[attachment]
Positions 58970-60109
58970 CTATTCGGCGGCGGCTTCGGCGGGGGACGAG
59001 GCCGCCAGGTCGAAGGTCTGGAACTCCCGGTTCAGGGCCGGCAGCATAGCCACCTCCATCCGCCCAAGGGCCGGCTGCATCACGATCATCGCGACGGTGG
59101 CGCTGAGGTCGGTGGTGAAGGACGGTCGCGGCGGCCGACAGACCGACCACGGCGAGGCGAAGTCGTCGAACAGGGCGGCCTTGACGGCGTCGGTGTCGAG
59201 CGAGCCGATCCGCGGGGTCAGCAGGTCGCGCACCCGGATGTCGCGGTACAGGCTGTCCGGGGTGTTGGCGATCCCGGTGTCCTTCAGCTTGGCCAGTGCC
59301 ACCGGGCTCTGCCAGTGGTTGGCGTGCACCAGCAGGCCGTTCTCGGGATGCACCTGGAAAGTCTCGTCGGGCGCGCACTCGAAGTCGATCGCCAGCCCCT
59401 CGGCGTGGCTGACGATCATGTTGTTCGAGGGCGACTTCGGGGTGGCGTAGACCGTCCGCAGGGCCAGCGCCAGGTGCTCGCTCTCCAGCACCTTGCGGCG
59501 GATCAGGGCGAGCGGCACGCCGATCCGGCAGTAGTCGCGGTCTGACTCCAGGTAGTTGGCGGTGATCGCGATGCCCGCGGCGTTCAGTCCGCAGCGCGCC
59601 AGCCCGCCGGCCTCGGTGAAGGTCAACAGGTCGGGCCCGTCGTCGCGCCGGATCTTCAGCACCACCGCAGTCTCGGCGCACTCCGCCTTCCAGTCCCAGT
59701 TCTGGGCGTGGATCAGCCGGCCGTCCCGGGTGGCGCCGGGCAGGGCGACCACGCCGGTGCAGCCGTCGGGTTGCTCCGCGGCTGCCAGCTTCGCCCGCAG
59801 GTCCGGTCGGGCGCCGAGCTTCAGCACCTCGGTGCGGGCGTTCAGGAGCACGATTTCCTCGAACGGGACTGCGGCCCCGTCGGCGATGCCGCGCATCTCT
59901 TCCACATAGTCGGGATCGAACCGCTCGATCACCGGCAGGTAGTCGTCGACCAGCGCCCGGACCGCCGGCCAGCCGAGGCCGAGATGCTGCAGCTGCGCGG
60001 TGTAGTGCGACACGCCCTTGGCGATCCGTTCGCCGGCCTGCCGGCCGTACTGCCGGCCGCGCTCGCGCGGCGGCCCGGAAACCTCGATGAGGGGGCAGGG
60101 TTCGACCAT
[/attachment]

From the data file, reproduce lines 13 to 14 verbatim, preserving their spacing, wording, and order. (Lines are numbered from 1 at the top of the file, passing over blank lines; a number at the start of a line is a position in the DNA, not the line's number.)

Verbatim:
60001 TGTAGTGCGACACGCCCTTGGCGATCCGTTCGCCGGCCTGCCGGCCGTACTGCCGGCCGCGCTCGCGCGGCGGCCCGGAAACCTCGATGAGGGGGCAGGG
60101 TTCGACCAT